How to better pair parents and teachers

All the teachers Sara Lawrence- Lightfoot interviewed for her book "The Essential Conversation," she says, "needed to begin with their early childhood experiences as a way of describing the origins and motivations of their work with families."

Most often, she adds, these memories contained a kind of pain that "seemed to be the major reason they chose teaching as a career."

She recalls her own teacher in second grade telling her parents she "just might not be college material." Today a professor at Harvard Graduate School of Education and the author of eight books, she turned to the topic of how parents talk with teachers in her latest book.

Parents, too, sometimes bring to the conversation their own searing memories of school, which can make the parent-teacher conference a troubled convergence of needs, wants, and agendas. But the conference can also be a crossroads of kinship. "As one teacher put it, in a voice that gave thanks, teaching gives me the chance to heal myself," Dr. Lawrence-Lightfoot writes.

How do you provide a healthy place for all the points of view present at the conference table?

Teachers should use their own teacher education, understanding of developmental patterns, of putting feelings into language. Parents and teachers listening with empathy, recognizing that the other has much to contribute to the understanding of the child, will be useful in the child's learning and development.

What are some parental assumptions teachers should be aware of?

I have heard from many parents who have careers of greater status that they feel smarter than the teacher, or more capable of the intellectual development that they hope their child will achieve.

Another is thinking about their child as a total extension of the parent rather than the child as a human being with his or her own individual identity. Teachers need to help parents share the details of the child's life - what they're good at, what they enjoy or are afraid of, what their challenges are outside school.

Have we lost sight of the hearts and minds of the family involved in learning?

There is this narrowing view of measurable, quantifiable indices of achievement and success in school.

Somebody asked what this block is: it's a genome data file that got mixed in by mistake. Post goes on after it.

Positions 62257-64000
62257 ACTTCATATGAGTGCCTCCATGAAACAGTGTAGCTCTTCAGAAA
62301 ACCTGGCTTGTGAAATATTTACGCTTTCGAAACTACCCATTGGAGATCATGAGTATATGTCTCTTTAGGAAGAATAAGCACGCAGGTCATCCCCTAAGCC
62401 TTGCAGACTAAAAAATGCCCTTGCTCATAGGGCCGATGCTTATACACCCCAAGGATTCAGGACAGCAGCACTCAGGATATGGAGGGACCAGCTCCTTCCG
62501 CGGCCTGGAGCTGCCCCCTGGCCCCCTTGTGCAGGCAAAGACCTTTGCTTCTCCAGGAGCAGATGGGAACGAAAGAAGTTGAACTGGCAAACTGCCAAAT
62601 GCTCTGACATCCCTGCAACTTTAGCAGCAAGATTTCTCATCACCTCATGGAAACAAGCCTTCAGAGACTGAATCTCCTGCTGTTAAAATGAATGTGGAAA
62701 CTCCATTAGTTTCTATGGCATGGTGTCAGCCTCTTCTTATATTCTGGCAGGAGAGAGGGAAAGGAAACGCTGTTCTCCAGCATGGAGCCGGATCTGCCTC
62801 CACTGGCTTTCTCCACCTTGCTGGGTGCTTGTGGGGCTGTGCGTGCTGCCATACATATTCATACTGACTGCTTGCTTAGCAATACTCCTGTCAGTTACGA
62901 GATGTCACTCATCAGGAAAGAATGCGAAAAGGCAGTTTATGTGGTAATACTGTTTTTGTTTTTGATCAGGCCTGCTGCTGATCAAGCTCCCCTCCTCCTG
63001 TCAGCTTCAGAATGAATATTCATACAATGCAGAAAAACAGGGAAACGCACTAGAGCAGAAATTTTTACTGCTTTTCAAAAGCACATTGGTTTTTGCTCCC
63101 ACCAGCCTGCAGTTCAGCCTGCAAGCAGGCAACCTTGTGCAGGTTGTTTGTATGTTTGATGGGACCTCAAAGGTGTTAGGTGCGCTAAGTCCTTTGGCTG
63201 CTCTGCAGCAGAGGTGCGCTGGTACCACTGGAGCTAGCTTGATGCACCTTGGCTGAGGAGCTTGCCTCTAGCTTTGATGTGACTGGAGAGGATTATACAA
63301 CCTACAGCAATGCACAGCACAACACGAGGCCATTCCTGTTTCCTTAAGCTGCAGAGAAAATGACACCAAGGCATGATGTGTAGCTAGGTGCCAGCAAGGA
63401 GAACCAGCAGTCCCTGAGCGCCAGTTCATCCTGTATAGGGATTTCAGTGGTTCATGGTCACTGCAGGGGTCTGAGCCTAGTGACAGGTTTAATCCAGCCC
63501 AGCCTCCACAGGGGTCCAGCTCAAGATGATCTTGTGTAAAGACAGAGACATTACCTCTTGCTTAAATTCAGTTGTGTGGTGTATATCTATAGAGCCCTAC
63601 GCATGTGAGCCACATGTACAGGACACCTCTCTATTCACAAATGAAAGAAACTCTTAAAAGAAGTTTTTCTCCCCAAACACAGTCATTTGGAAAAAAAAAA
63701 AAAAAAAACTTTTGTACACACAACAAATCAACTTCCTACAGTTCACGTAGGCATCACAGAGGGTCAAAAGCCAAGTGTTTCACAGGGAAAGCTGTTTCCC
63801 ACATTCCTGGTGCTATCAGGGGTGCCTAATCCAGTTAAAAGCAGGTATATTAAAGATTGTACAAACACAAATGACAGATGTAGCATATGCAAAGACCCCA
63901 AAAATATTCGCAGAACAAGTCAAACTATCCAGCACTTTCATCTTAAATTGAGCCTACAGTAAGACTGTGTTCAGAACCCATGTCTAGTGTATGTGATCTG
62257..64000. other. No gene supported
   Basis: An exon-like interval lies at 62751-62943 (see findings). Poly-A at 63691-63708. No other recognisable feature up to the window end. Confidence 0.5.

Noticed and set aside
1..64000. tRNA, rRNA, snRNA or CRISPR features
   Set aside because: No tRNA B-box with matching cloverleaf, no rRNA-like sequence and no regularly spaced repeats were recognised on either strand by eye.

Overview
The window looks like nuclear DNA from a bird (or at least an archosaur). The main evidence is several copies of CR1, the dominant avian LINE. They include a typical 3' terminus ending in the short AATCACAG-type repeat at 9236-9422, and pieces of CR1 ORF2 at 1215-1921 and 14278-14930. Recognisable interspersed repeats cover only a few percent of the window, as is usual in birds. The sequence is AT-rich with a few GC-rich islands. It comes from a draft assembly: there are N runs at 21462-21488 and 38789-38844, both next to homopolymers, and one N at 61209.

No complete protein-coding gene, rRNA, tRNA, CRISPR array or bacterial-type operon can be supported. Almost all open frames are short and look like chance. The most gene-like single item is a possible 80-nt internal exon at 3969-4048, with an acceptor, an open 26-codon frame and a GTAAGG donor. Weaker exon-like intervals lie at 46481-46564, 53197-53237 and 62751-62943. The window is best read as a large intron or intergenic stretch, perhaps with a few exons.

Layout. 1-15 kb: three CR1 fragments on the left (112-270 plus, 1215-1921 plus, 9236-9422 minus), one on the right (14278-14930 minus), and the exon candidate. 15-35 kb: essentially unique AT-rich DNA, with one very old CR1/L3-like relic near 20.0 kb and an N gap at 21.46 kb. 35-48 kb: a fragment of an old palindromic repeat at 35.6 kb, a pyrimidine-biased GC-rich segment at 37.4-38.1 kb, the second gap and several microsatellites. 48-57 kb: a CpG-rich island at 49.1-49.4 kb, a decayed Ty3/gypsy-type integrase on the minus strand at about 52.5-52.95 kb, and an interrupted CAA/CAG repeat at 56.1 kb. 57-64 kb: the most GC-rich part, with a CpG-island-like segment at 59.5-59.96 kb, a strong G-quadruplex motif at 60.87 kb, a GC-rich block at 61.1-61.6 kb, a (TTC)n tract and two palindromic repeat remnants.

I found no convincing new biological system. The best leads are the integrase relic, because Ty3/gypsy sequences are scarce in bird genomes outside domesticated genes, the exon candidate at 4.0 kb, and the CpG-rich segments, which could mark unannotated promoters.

This [narrowing] forces people, both teachers and parents, to focus only on visible, cognitive skills rather than on the whole child. Human development needs to be about both.

With state, federal, and even local mandates around the standards movement, we lose sight of how important it is to consider the well-being of the individual child. Teachers can help parents broaden their view of the agenda of school, even against the constraints of this policy world.

What are the perspectives that make teachers and parents indispensable to one another?

Teachers are the only ones who can supply a view of the individual child against the backdrop of the social group, or a view of the child in the classroom ... through stories, anecdotes, and details.

Parents come with a panicked feeling: 'Is it only my child who feels this way, who does this?' Teachers can say, 'As a matter of fact, that's the way that most 9-year-olds are.' School is one of the few places where parents don't actually see the child in process.

When do you know a conference hasn't gone well?

If a parent leaves a conference feeling that it was formalistic or sentimentalized.... One should not feel huge discrepancies in status and power, nor leave feeling that you haven't learned anything about your child, or that the conversation has been largely about either yourself or your wish to make the child more like yourself.

Is there a common denominator among teachers who are effective in conferences?

Their conferences are truly not generic. Whether I'm talking about a Catholic teacher in an inner-city school or a teacher of 4-year-olds at an independent, progressive, elite school, they know how to communicate to parents [about] who their child is in school.

How do we get there?

During the era of effective-schools literature 25 years ago, one of the dimensions of an effective school was collaboration between families and schools. But people haven't given it their full attention as a dynamic that can yield major changes in the ways children experience their lives at school.

Todd R. Nelson writes the Learning Curve column for the Maine Association of Middle Level Educators. He is an associate editor at Hope magazine.

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